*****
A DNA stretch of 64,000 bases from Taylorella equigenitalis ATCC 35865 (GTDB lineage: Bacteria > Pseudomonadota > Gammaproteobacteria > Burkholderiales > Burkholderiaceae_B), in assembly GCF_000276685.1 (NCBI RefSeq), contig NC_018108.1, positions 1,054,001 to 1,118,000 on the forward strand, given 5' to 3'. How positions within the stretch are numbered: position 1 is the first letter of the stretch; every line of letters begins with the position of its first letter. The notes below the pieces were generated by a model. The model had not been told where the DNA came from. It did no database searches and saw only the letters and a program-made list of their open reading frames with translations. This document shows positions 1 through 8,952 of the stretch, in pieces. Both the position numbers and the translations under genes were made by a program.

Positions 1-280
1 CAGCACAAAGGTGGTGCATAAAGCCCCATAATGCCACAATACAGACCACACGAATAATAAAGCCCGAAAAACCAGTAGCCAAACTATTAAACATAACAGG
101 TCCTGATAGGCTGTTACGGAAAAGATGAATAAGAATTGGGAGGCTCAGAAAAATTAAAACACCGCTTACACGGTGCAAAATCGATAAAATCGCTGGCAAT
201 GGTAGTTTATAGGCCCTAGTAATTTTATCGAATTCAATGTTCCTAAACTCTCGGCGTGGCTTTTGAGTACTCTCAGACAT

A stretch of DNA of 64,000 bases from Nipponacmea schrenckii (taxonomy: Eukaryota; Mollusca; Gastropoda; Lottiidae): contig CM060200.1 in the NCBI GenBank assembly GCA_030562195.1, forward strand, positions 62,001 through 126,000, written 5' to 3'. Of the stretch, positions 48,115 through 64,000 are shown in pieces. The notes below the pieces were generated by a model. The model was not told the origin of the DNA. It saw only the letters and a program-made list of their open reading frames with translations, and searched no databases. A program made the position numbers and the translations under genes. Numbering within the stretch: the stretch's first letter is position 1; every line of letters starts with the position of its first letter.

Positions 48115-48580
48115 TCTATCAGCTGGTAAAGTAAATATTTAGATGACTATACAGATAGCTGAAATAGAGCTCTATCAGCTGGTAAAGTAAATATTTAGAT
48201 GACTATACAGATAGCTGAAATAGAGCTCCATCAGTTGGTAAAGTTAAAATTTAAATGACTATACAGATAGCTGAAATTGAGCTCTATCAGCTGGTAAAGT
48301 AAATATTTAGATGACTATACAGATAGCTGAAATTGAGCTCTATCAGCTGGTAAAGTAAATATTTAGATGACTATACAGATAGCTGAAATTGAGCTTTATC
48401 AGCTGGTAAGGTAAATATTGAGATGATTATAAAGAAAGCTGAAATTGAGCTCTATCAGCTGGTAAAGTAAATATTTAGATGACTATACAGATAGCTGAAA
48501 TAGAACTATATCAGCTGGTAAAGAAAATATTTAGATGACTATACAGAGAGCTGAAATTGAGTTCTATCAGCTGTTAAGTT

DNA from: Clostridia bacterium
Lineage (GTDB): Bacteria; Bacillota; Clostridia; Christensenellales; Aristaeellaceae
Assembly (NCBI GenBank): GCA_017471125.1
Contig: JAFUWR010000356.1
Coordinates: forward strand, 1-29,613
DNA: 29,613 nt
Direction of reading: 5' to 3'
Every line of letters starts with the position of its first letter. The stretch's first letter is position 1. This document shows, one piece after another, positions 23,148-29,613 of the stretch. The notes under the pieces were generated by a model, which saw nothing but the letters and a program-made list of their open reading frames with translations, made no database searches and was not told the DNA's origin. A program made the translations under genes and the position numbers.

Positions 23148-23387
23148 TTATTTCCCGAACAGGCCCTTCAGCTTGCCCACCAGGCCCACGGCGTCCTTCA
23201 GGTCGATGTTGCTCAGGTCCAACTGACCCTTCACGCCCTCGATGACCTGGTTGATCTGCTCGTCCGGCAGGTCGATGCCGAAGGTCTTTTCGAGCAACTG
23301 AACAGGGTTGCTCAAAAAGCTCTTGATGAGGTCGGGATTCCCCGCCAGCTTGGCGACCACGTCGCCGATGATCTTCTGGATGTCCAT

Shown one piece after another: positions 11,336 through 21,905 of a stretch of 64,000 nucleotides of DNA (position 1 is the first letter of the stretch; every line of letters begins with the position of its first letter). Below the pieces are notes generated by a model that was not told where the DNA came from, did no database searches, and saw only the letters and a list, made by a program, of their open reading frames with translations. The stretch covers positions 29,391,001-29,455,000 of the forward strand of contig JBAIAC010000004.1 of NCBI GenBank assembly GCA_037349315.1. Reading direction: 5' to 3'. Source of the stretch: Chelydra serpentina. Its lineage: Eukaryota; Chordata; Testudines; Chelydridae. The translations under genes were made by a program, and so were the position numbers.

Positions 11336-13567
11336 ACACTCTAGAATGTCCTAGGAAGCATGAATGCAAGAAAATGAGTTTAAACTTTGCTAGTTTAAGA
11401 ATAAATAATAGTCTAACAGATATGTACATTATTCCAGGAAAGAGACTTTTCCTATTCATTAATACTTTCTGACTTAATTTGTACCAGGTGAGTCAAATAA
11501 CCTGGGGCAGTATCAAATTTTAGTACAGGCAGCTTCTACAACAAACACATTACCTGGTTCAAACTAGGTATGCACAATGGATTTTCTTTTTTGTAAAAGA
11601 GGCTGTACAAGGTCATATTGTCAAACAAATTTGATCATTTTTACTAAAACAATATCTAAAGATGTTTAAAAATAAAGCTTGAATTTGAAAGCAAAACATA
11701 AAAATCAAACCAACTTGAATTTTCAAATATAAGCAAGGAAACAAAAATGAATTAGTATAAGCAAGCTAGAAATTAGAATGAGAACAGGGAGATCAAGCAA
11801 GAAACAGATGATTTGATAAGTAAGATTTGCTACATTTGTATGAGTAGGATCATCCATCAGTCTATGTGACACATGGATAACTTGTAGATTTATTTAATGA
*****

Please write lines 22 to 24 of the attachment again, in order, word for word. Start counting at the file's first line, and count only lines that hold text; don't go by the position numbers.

23148 TTATTTCCCGAACAGGCCCTTCAGCTTGCCCACCAGGCCCACGGCGTCCTTCA
23201 GGTCGATGTTGCTCAGGTCCAACTGACCCTTCACGCCCTCGATGACCTGGTTGATCTGCTCGTCCGGCAGGTCGATGCCGAAGGTCTTTTCGAGCAACTG
23301 AACAGGGTTGCTCAAAAAGCTCTTGATGAGGTCGGGATTCCCCGCCAGCTTGGCGACCACGTCGCCGATGATCTTCTGGATGTCCAT